- Australian Flexible Learning Framework (AFLF) (49)
- Australian Institute of Training and Development (AITD) (31)
- I & J Management Services (Australia) (13)
- New Zealand Association for Training and Development (NZATD) (10)
- Flexible Learning Advisory Group (FLAG) (9)
- Bowman, Kaye (8)
- European Centre for the Development of Vocational Training (Cedefop) (8)
- Mitchell, John (8)
- Guiney, Peter (7)
- Callan, Victor J. (6)
- Ehlers, Ulf-Daniel (6)
- International Vocational Education and Training Association (IVETA) (6)
- Kinshuk (6)
- Learning and Skills Council (Great Britain) (LSC) (6)
- Scottish Further Education Unit (SFEU) (6)
- The representation of minority, female, and non-traditional STEM majors in the online environment at community colleges: a nationally representative study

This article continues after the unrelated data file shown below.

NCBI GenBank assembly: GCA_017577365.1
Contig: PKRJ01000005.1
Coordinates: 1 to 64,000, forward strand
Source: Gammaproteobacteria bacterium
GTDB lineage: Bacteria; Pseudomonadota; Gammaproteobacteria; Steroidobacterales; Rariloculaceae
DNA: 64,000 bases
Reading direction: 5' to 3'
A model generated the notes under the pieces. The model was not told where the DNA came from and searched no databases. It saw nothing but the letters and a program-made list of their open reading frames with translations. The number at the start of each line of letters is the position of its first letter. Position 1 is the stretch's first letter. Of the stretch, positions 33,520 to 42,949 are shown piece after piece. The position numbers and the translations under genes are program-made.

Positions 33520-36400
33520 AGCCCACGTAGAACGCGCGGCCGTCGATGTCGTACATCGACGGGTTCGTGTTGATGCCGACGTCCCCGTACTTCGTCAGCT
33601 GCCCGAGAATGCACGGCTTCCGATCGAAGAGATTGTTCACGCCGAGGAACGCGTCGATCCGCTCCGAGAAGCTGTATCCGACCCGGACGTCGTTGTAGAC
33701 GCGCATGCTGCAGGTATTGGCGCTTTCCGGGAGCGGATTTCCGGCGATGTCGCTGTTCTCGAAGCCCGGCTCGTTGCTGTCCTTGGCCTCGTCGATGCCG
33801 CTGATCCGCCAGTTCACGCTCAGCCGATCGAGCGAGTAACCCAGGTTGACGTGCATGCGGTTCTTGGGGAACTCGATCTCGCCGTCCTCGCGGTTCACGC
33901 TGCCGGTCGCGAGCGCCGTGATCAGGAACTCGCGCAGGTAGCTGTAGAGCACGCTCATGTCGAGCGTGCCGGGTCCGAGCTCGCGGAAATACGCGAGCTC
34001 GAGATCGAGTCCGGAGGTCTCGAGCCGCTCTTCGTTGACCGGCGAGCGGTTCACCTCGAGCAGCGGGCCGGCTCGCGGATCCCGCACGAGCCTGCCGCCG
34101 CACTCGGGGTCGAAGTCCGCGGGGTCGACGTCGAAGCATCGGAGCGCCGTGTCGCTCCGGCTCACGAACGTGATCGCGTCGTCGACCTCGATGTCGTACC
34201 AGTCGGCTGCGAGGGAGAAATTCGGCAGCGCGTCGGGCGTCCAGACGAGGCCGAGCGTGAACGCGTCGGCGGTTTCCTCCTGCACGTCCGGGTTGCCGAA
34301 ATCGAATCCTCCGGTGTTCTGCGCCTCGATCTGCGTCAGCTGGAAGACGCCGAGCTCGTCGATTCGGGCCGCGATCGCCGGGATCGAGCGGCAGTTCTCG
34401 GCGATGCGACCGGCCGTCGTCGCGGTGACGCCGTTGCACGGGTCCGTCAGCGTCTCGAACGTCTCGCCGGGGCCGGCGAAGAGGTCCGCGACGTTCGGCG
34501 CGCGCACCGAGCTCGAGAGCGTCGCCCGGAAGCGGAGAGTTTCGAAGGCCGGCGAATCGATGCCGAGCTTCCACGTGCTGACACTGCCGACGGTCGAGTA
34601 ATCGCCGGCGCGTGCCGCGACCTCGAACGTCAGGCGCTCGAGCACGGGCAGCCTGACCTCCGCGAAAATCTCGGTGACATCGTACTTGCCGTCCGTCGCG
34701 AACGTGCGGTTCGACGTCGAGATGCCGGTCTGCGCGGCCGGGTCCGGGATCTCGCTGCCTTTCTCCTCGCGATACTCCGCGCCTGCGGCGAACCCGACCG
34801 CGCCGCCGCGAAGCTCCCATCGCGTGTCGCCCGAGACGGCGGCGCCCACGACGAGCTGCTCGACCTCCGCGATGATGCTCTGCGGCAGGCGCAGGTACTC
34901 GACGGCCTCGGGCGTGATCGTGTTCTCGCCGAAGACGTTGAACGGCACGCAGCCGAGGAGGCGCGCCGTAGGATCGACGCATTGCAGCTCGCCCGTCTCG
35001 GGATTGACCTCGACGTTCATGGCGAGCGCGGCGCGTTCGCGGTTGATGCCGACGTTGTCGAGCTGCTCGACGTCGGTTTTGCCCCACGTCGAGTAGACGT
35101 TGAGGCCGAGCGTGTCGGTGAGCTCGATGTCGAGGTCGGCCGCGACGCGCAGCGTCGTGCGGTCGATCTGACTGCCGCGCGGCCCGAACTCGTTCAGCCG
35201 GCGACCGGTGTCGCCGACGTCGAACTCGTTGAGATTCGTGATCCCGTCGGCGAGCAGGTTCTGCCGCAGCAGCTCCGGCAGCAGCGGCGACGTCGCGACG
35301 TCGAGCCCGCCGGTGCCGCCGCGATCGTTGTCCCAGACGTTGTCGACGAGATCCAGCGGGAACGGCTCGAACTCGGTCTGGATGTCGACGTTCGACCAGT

Using data from more than 2,000 community college science, technology, engineering, and mathematics (STEM) majors in the National Postsecondary Student Aid Study, this research investigates how ethnicity, gender, non-traditional student risk factors, academic preparation, socio-economic status, and English-as-second-language/citizenship status relate to online course enrollment patterns. Even after controlling for other factors, Blacks and Hispanics (Black and Hispanic men, in particular) were significantly underrepresented in online courses, women were significantly overrepresented, and students with non-traditional student risk factors (delayed enrollment, no high school diploma, part-time enrollment, financially independent, have dependents, single-parent status, and working full-time) were significantly more likely to enroll online. However, although ethnicity, gender, and non-traditional factors were all important predictors for both two- and four-year STEM majors, at community colleges, ethnicity and gender were more important predictors of online enrollment than non-traditional characteristics, which is the opposite pattern observed at four-year colleges.